Though they are aggressive and can quickly cover over other corals, they are also at risk of being stung. Other nearby corals with potent stings may prevent them from expanding their polyps.
Propagation is easy, simply cut off pieces of a mat and glue them, or better yet, rubber band them to a rock or plug. You can also train them to spread onto rubble that can be easily snipped apart as needed. In sheet form they can be adhered to all sorts of surfaces like the aquarium glass and overflows, to create a living decorative cover.
Potential Problems The Pachyclavularia genus is hardy and very easy to care for. However they are susceptible to detritus collecting, filamentous algae and slime algae, and even aiptasia anemones growing in-between their stalks. They need water that is at least moderate and turbulent enough to keep them blown them off on a regular basis. These pests may have to be scrubbed off of the calyces and stolon mat on occasion, for the health of the colony, possibly for its survival in extreme cases. Sometimes infested areas may have to be cut off and then siphon or scrap the remaining coral. Healthy tissue should soon regrow.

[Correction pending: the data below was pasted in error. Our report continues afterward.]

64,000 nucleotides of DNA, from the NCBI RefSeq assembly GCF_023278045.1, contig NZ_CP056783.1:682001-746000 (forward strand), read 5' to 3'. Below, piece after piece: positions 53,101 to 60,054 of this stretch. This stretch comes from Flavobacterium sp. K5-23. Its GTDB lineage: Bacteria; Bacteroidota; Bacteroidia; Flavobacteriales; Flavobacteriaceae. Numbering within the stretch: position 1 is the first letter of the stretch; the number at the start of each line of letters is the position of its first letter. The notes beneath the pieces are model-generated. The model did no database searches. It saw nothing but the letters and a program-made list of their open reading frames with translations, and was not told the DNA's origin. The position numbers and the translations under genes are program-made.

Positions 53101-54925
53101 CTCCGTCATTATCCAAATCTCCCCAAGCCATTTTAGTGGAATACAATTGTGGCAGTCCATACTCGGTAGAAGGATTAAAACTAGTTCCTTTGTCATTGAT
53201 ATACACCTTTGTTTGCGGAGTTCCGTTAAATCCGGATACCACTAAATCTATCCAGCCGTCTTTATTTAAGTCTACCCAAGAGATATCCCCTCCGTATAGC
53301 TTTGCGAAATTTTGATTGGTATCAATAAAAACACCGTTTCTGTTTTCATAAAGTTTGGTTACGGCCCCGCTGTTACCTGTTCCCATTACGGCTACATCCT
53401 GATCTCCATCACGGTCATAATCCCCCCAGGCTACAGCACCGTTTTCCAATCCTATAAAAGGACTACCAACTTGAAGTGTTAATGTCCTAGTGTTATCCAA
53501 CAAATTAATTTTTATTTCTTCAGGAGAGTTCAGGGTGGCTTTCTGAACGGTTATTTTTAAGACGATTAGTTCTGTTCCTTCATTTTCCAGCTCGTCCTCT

- Animal-World References: Marine and Reef
- Eric Borneman, Aquarium Corals : Selection, Husbandry, and Natural History , TFH Publications, 2001
- Anthony Calfo, Book of Coral Propagation, Volume 1 Edition 2: Reef Gardening for Aquarists, Reading Trees; 2nd edition, 2007
- Harry Erhardt and Horst Moosleitner, Marine Atlas Volume 2, Invertebrates (Baensch Marine Atlas), Mergus Verlag GmbH, Revised edition, 2005
- Bob Goemans, Green Star Polyps or Starburst, Animal Library, Saltwatercorner.com